So there it is.. Theatre Bizarre n a nutshell. You missed it this year but next year it will run two weekends in October so start making your travel plans now to attend the greatest masquerade on earth!

SUPERSTRATA: 3D Printed Art

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I am pleased to be included in the Compound Gallery‘s exhibition Supertrata: 3D Printed Art in Oakland, California. I was sad not to have been able to make it out for the opening but if you are out near San Francisco, please check it out! Here’s a couple images of work of mine that went out to the show:

Coney Crush Saga

Coney Crush Saga, 3D printed PLA Plastic (3D scans of performers from the Coney Island Circus Sideshow), 12″h, ~30″w, 9″d

Grim, 3D printed PLA Plastic, 12"h, 21"w, 8"d

Grim, 3D printed PLA Plastic, 12″h, 21″w, 8″d

Grim- backlit

Grim- backlit

Creation, 3D printed PLA Plastic, 34"h, 31"w, 8"d

Creation, 3D printed PLA Plastic, 34″h, 31″w, 8″d

To give you an idea of the scale- this one's big!

To give you an idea of the scale- this one’s big!

Remembering Harold Feinstein: April 17, 1931 – June 20, 2015

Photo taken by Judith Thompson (Harold's wife) visiting Coney Island 2001 This image has been used in the fly-leaf of his books

Photo taken by Judith Thompson (Harold’s wife) visiting Coney Island 2001

When I first came to Coney Island in the 1980’s, the photographer Harold Feinstein was a fixture there. He was everywhere with his camera, capturing the place’s unique melting pot of people in the array of moments that can occur no where else in the world. Dick Zigun was always chasing him away, not wanting to give away images of the sideshow cast, but I’m glad he caught us in our downtime. Those moments and many others would have disappeared if it weren’t for Harold’s persistence. I never got to see his photos back then- only years later.

A few years back, I supported his retrospective book on Kickstarter and began to learn of the breadth of his work, an impressive body of photographs of New York City street life covering 65+ years. Last year, I was able to meet him and his wife Judith as he returned to his Coney Island roots. I wanted to 3D scan him, but his health was not great and he seemed frail. I was glad to have had some time to talk. While he photographed other things, I think Coney Island was central to his voice was and he impeccably captured the neighborhood’s soul. His work is a celebration of the human condition and the American spirit. Coney Island is the place where all peoples come together and emotions of joy, laughter, love, loneliness, friendship and all of life are there for us to experience in his work. Its somehow fitting to know that he chose to leave this world on June 20th, the day of the Mermaid Parade.

Rest in peace Harold. You will be missed but your legacy lives on. Thank you for preserving the moments.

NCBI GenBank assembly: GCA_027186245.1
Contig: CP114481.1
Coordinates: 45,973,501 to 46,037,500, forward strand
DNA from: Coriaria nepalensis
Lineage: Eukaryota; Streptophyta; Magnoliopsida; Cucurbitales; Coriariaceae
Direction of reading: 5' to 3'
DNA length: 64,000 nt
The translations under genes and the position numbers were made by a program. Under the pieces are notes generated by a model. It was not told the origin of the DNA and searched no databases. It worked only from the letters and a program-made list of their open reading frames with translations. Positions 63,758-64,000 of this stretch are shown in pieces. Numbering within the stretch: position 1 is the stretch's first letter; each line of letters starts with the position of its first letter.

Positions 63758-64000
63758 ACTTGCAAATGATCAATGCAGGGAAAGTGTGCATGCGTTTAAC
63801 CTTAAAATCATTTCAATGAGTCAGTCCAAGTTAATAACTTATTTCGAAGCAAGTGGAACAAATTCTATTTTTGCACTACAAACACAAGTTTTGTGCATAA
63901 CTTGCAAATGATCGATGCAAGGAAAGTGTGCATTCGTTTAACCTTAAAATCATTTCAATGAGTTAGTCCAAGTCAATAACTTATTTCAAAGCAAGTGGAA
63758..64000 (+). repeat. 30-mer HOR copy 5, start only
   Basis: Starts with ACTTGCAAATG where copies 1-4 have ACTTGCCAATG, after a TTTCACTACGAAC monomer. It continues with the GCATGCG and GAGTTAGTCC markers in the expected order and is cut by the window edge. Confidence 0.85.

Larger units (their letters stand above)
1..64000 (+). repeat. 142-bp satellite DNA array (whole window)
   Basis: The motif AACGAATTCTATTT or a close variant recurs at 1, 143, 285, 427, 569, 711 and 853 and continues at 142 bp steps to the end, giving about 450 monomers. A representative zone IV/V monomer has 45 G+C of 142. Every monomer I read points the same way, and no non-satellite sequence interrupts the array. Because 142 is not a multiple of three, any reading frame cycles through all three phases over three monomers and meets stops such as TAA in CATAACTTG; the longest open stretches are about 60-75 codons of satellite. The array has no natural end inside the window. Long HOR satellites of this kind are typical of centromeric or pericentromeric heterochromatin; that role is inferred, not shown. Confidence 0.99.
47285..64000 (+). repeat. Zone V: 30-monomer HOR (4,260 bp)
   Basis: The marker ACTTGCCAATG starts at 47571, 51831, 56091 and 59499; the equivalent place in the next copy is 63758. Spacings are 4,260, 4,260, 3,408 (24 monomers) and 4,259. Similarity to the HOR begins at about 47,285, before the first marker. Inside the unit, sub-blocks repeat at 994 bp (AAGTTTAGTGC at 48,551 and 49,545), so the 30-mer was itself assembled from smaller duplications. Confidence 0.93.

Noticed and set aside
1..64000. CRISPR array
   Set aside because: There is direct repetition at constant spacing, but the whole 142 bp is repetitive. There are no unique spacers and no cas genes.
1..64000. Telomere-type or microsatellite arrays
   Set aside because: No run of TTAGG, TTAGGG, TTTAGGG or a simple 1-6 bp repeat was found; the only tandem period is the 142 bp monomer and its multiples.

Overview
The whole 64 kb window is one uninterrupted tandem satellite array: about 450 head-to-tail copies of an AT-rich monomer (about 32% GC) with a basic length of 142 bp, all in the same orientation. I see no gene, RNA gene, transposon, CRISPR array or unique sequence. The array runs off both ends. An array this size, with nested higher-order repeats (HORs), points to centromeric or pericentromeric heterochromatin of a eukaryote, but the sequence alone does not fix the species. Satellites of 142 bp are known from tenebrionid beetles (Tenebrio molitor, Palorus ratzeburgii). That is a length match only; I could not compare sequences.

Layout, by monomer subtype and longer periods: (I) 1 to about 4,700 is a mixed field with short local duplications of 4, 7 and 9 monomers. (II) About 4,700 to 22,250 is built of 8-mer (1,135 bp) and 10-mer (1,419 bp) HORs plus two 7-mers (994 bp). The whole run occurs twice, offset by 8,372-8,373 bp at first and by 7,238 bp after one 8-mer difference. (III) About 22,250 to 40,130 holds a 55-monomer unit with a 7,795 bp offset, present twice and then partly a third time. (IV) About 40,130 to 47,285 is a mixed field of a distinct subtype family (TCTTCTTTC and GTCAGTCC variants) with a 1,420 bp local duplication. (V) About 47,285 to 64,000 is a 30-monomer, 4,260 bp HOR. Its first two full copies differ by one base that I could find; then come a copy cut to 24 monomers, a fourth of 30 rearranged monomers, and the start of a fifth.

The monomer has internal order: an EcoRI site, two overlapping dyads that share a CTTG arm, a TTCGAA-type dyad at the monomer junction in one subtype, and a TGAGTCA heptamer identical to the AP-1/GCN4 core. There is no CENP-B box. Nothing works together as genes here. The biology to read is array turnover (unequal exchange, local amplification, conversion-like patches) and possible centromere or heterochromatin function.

See more of Harold’s work at http://www.haroldfeinstein.com/

Orthodox Jewish guys admiring Demonica and Phantom as I sit on the fence

Orthodox Jewish guys admiring Demonica and Phantom as I sit on the fence

Michael Wilson, the Illustrated Man

Michael Wilson, the Illustrated Man

Elvis in the World in Wax Musee

Elvis in the World in Wax Musee

Scan-A-Rama 3D Portrait Studio Second Anniversary Mermaid Parade Portraits!

Can you believe it- Scan-A-Rama 3D Portrait Studio is two years old! I opened up for the first time at the Mermaid Parade in 2013 and made some great portraits (See here and here). Well this past Saturday was the Coney Island Mermaid Parade and again I was able to make 3D portraits of some of my favorite Coney Island characters and sea creatures. These have not yet been cleaned up but I think they look great. I’m very happy with the day. Its exciting to see the technology improving since I’ve started and I’m proud of all the advances and things I’ve learned in the last few years.

Enjoy!

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Parade Queen Mermaid Julie Atlas Muz and King Neptune Mat Fraser

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Creepy Ronald McDonald the clown

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Time Out’s photog Filip stopped for a pose

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Too Much Beer?

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The Diaper Guy

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Badass Burlesque’s Velocity Chyaldd

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James and Camille Habacker of the Slipper Room

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An OctoPirate

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Zeroboy channeling his inner Popeye

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Lobster Girls

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Reverend Billy, Savitry D and family

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A Mermaid Family

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BooBoo Darlin’ as a Shrimp Cocktail

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Penguin

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A Jellyfish

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A Mermaid

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Eric the Fish

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Lil’ Miss Lixx as Champagne

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Mr. Gorgeous

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Bunny Love as Caviar

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Breakdancer